Characters in this game are built upon and evolve using a point-buy system, giving the player a great deal of freedom in how they want to design their character and let them grow. The character creation system as detailed in the core rulebook is fairly straight-forward, though it does include a group of sample character templates that can help a novice player get into the action that much quicker, not unlike Shadowrun and its use of character archetypes. There’s also a merit and flaw type of system, so GMs may need to keep alert to ensure that unscrupulous players don’t try to abuse the system to provide a bunch of free build points by taking disadvantages that won’t have much of a negative impact on the character.
While most RPGs are built with the idea of a “mixed party,” in that you can play all sorts of character types in the same campaign, CthulhuTech breaks from that mold, and generally has a handful of different campaign types that don’t allow for a lot of inter-mixing. After all, it’s rather difficult to have an Engel pilot, a Federal Agent, and an occult investigator in the same party without problems cropping up. Here more than perhaps any other RPG, it’s very important that the GM and the players have a clear understanding of what sort of CthulhuTech game they are going to be playing; it’s a rather rude surprise for a player to show up having rolled a Nazzadi mecha pilot only to learn the game is going to focus on the Occult Underground, delving and surviving the arcane periphery of modern society.
Of the various campaign types, there are generally three forerunners, those being the Agents of the New Earth Government, Military Mecha Pilots, and Eldritch Society. The first of these, Agents of the New Earth Government, focuses mostly on the player-characters working to stop the various malign cults from destroying human civilization from within, and tends to involve a mix of investigation and combat. For the most part, the characters are humans and Nazzadi, perhaps with a couple of trained soldiers and a licensed sorcerer for some extra occult power when the situation warrants. If you’ve played Chaosium’s Call of Cthulhu RPG, then this isn’t too different from playing a group of investigators, except that you’ve got government sanction and resources, perhaps even including powered armor for those times when the heroes stumble across something really nasty.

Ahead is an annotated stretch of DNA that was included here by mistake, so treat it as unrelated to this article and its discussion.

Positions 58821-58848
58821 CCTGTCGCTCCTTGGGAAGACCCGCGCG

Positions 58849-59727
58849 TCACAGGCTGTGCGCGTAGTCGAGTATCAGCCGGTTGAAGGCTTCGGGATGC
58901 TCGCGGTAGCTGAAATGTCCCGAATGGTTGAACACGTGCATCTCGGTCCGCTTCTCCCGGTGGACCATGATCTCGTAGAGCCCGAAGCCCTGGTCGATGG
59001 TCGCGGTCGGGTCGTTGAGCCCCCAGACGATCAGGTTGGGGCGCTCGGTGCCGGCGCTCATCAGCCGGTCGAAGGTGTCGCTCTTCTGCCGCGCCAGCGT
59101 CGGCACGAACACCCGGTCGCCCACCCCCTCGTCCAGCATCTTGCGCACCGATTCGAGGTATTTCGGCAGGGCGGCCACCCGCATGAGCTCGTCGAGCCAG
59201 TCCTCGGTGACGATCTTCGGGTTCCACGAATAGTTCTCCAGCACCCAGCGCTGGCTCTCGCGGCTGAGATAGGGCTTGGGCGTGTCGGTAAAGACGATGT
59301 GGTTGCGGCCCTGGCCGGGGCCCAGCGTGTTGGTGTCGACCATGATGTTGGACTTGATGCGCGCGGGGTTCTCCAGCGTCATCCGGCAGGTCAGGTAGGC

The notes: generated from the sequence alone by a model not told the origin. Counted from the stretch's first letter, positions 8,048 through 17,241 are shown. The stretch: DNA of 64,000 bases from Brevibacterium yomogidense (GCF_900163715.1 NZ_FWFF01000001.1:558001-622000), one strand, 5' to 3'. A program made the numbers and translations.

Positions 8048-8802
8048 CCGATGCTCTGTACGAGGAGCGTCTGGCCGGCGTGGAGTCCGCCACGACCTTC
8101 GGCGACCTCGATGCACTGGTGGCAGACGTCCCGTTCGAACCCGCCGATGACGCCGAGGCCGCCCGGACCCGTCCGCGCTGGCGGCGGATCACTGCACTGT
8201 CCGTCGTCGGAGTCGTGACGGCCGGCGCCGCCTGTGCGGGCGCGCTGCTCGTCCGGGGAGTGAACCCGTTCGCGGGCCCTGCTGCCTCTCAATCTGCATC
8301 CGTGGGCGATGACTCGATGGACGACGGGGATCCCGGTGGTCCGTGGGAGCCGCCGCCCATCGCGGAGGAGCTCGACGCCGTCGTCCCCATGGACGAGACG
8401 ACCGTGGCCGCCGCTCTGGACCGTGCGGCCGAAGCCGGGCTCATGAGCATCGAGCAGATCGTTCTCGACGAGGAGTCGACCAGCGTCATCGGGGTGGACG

The second campaign model, that of Military Mecha Pilots, places most of its focus on the Aeon War, with the player-characters being on the front lines of the war for humanity’s very survival, trading fire with the insectoid mecha of the Migou, the otherworldly horrors of the Rapine Storm, a ravaging horde devoted wiping out all living things in the name of the Dead God Hastur, and sometimes even with the Cthulhu-worshipping Esoteric Order of Dagon. Most characters in this campaign model will be mecha pilots, either operating the standard class of mecha or being one of the elite and piloting the monstrous Engels, bio-engineered cyborg creatures that may just be the ace in the hole that humanity needs to win the Aeon War. The game’s basic combat framework does get some expansion to cover giant mecha, introducing only a handful of new rules to cover the differences in combat between human-sized opponents and opponents that stand several stories tall and pack enough firepower to level a city block. There’s generally not going to be a lot of variety in this style of campaign, as most players are going to be eager to have their characters at the controls of their mecha of choice and laying waste to the enemy in vast swathes. The Engels do have a slight edge of the other mecha available to the characters, but being an Engel Pilot has enough built-in drawbacks that having one or two Engels while everyone else is piloting regular mecha designs won’t create too huge of a power discrepancy.
The last campaign model is probably my favorite of the three, that of the Eldritch Society. It’s similar to the classic “investigator of the occult” model that Call of Cthulhu uses, except for two rather hefty differences. The first is that the player-characters are generally pretty well-informed about the supernatural, since their duty as members of the Eldritch Society is to actively hunt down and destroy the various monsters and minions of the cults, in particular those in service to Nyarlathotep and the Chrysalis Corporation, whose primary minions include inhuman shapeshifters called Dhohanoids, able to take the form of mortals but in truth being sanity-bending fiends with no shred of their former humanity left to them.